Are you suffering from Vertigo? These tips can be handy
By Dr.Jyotirmay S Hegde, Consultant-ENT, Head and Neck Surgery, Columbia Asia Hospital, Whitefield
Are you feeling off-balanced or experiencing sudden feelings of dizziness or losing focus? These might be frightening sensations one can get. Though the sensation may last for only a few minutes, it can make people sick and limit their motion. Commonly known as vertigo, this condition is a symptom of an underlying health problem or multiple health problems.
“Vertigo” is one common type of dizziness. The sensation can last for a short time or it can stay for a few hours or days. Vertigo can make you feel like you are moving or like the room is moving around you, even when you are still. Vertigo can be caused by a number of different problems involving the inner ear or brain. One can experience the condition at any time. It can be while walking down the street or while sitting at the office that you may experience the false sense of your surroundings moving around or you moving around it.
Symptoms of vertigo
- Spinning (or the room is spinning around you)
- Tilting or swaying
- You tend to feel off-balanced
These symptoms can be at times frequent or irregular. You may feel worse when you move your head, change position, cough, or sneeze. Depending on the triggers for vertigo, one may also show the following symptoms.
- Nausea or vomiting
- A headache or sensitivity to light and noise
- Double vision, trouble speaking or swallowing, or weakness
- Shortness of breath, sweating, or a racing heartbeat
What causes Vertigo:
Many conditions can lead to Vertigo. It is predominantly due to an imbalance in the inner ear or could be due to a problem associated with the central nervous system. Other common reasons for vertigo is benign paroxysmal positional vertigo which occurs due to the calcium build up in canals of the inner ear and vestibular neuritis which leads to ear infection and that causes inflammation around the nerves that help the body sense balance. Among the other conditions that can lead to vertigo are migraine, head injury, headache, ear surgery, brain stem disease, and stroke attack. Certain types of medications can also trigger vertigo. Sometimes, prolonged bed rest can also be one of the causes of vertigo.
When to seek help?
If you are having any symptoms of dizziness or vertigo along with other conditions like headache, fever, you should consult your doctor immediately. Seek help from the doctors when you have the following symptoms along with vertigo.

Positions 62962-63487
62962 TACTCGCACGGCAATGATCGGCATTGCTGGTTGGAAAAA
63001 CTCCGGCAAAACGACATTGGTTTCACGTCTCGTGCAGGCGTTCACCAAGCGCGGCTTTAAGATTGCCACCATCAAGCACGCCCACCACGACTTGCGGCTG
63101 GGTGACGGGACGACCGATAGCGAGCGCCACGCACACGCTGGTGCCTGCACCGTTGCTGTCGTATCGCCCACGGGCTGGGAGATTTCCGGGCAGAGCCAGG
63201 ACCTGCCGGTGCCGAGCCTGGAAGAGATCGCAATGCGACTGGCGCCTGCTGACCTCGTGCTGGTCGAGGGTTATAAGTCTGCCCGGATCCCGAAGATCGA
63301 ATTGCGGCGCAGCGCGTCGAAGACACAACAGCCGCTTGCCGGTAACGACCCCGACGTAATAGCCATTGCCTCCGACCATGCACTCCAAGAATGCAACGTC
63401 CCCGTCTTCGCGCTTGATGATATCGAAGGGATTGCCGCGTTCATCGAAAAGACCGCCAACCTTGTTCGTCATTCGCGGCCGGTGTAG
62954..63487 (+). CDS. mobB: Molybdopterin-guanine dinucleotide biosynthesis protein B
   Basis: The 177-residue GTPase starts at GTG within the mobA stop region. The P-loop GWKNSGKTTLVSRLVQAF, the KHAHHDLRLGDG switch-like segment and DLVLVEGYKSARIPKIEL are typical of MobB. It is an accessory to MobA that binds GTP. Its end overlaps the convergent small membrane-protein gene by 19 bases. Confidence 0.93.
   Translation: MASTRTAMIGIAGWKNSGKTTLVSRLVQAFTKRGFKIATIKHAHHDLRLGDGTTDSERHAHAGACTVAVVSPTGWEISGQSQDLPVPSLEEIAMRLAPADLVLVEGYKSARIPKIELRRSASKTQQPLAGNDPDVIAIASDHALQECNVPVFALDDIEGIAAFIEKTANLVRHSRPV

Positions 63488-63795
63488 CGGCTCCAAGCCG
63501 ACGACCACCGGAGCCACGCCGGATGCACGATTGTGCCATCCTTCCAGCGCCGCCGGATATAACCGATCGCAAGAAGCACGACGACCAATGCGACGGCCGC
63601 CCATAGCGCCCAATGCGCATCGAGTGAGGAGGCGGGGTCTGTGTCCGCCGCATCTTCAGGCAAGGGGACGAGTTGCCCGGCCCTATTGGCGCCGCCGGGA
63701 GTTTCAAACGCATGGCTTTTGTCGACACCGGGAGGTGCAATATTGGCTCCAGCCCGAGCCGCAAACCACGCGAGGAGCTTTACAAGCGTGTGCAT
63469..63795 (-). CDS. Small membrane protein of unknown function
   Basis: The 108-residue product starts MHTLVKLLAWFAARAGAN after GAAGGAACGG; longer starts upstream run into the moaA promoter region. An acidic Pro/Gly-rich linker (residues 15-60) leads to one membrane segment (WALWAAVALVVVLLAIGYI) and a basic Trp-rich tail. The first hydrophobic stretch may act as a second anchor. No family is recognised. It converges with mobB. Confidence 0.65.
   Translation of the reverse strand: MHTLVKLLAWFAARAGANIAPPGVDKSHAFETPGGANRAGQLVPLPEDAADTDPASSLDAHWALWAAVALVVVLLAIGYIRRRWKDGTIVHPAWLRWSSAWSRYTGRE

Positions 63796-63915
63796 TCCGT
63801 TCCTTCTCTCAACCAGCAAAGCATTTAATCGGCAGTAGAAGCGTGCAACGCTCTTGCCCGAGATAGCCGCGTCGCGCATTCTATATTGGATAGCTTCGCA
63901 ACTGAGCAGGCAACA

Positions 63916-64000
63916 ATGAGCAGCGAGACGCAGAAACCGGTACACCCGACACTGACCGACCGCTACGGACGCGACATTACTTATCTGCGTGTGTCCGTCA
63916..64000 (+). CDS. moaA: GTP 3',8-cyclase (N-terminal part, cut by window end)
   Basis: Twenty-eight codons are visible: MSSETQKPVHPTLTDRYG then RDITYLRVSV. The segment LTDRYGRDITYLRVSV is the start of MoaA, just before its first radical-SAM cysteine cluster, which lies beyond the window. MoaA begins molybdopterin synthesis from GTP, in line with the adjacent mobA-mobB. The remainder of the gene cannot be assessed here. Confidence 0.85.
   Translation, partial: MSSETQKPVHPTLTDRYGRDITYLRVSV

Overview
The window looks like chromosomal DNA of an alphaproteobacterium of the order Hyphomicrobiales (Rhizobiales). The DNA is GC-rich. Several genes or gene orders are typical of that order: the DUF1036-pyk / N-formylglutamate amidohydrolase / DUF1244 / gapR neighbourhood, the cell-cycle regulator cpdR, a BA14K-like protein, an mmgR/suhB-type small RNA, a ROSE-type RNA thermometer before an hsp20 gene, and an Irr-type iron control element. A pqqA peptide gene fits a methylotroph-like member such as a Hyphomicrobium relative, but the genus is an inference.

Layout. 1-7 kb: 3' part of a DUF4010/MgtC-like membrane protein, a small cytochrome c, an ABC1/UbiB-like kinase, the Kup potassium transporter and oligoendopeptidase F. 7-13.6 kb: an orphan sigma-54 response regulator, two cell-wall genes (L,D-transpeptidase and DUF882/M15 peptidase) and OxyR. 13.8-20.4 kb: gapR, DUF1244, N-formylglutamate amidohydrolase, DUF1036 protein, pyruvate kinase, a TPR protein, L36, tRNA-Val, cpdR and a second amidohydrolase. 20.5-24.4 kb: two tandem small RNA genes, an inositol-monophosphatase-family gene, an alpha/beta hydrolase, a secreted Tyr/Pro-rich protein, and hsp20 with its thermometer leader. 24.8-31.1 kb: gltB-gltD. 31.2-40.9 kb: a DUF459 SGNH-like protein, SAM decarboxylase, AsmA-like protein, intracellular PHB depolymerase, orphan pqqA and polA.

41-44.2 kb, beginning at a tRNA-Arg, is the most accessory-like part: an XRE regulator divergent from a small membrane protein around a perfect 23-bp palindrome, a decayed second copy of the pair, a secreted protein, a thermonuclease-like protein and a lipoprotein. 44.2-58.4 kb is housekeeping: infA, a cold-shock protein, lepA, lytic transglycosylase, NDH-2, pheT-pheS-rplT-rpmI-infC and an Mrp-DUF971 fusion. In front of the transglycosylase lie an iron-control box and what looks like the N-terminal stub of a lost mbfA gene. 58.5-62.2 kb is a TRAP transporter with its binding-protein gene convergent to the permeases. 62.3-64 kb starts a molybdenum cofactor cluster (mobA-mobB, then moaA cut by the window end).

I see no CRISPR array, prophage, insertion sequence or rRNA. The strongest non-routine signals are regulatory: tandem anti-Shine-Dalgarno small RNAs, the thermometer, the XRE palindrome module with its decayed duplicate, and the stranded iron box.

- New or severe headache
- Fever higher than 100.4ºF (38ºC)
- Double vision or having trouble seeing clearly
- Trouble in speaking or hearing
- Weakness in your arm or leg
- An inability to walk without assistance
- Passing out
- Numbness or tingling
- Chest pain
- Prolonged Vomiting
Risk factors of vertigo:
- An older adult (60 years or older)
- Have had a stroke in the past
- Have risk factors for stroke (eg, high blood pressure, diabetes, or smoking)
Vertigo is not a very dangerous condition, except that the sudden sensation of dizziness or imbalance can lead to discomfort. Few people may experience vertigo or dizziness at irregular intervals and they may not have any of the other symptoms. In such cases, it is advised to consult your doctor for further examination. Depending on the problem the person is facing, the doctor can recommend the following tests.
- Examination of the eyes – Your doctor might ask you to follow an object with your eyes or focus on something while moving your head from side to side.
- Examination of balance and gait – This test involves watching the way you walk. This is to see whether you lean or tilt to one side while walking and also to check your balance while your standstill.
- Hearing test – Your doctor or nurse will check your hearing in both ears.
Additional tests might include an imaging test, such as magnetic resonance imaging (MRI), to look at the structure of your brain.
Disease-specific treatment If the cause for your vertigo is identified, then the doctors will suggest medications, procedures, or lifestyle changes. In a few cases, treating the underlying condition relieves or resolves vertigo. This will also help in slowing disease progression and improving the overall prognosis.
Relieving vertigo and related symptoms — If the episodes of vertigo are severe or last for hours or days, then the doctor may recommend a medication to relieve severe vertigo and associated symptoms, like vomiting. Treatment with medication is not usually recommended if your vertigo lasts only seconds or minutes.
If you feel you are losing balance while standing and continuous dizziness, it is recommended to visit the Ear and Vertigo Clinic and the neuro-equilibrium vertigo assessment team. Visiting hospitals are safe as they are taking all the necessary precautions for patient’s safety.